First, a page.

05 December 2019
Discover how to make use of Twitter for genealogy – using tweets and hashtags to connect with others and keep up to date with what’s new in the world of family history.
With its 140-character limit for tweets, Twitter might not seem the ideal vehicle for family history research, which often relies on lengthy documents and in-depth research. But actually, this social media network is perfect for connecting with others researching the same name, keeping up to date with new record releases and following your favourite genealogists and family history companies.
Using hashtags for family history
A hashtag (#) is your key tool for accessing family history information of interest to you. Whether you’re searching Twitter or writing your own tweets, you can use hashtags to find and/or follow topics of interest. For example, if you’re searching for an ancestor with the surname Barnett, you could search using #Barnett #familyhistory and look for others tweeting about this name in connection with their research. If you do make contact with someone, be cautious about what information you give away (just as you would with any acquaintance) until you know more about each other.
If you’d like to concentrate on a specific branch of family history you could search using #DNA or #onenamestudy, for example, then you’ll have the option to read the most recent, or most relevant, tweets first. Sometimes a particular family-history related hashtag will be ‘trending’ which means it is experiencing a surge in popularity, indicating a high interest in the subject or perhaps the release of relevant news or records.
Twitter groups and following tweeters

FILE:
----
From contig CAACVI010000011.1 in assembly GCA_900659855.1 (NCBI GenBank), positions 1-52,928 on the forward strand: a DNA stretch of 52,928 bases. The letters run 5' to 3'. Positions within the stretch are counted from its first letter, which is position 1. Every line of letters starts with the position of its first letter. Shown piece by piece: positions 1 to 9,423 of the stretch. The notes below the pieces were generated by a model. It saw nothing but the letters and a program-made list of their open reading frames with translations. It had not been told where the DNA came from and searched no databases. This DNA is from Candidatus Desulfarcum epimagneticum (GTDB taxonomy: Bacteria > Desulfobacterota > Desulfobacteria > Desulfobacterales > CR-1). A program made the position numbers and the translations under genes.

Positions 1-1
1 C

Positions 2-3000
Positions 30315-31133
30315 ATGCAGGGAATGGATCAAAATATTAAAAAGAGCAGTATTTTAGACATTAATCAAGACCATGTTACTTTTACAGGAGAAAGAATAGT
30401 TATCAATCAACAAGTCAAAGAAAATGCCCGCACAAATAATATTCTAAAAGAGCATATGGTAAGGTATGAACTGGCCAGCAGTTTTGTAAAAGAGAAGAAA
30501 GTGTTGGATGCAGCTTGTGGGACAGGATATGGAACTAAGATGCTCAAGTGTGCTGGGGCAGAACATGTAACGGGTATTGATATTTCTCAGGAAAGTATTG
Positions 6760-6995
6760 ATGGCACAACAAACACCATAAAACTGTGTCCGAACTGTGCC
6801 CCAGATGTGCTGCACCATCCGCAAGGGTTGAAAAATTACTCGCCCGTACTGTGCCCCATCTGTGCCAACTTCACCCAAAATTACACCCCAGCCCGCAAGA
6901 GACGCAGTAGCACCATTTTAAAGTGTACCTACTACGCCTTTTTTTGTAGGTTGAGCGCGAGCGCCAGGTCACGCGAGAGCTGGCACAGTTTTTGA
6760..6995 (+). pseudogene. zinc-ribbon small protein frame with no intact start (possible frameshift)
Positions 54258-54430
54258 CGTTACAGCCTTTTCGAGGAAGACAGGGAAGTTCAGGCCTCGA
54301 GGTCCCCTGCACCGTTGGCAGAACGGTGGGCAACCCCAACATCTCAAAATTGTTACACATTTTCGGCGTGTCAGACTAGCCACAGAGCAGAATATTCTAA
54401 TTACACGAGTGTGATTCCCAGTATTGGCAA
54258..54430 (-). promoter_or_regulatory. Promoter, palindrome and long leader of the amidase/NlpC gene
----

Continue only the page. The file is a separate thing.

If you’d like to use Twitter as a way to immerse yourself in the hobby of family history, you can follow people whose content you enjoy. Using the #familyhistory and #genealogy hashtags explore various tweets and if you like a tweet, simply click ‘follow’ to have new content from that group or person dropped into your news feed. And you can take it a step further by looking at the people who that person follows, to find other accounts of interest.
Many family history societies, libraries, archives and genealogy websites have groups and again, you can follow these to access their content and find out about things such as events and record releases.
One of the best-known and best-loved Twitter groups for family historians is Ancestry Hour, which takes place every Tuesday at 19.00 GMT. During this hour, you’ll find the hashtag #AncestryHour trending as genealogists of all ages and levels of experience (including Family Tree!) swop news, tips and advice. New participants are always welcome – just remember to use the #AncestryHour hashtag when tweeting or replying.
#genchat is another group recommended by our followers, with details here.
Please do follow Family Tree magazine on Twitter for all our latest news, opinion, how-to guides and top tips.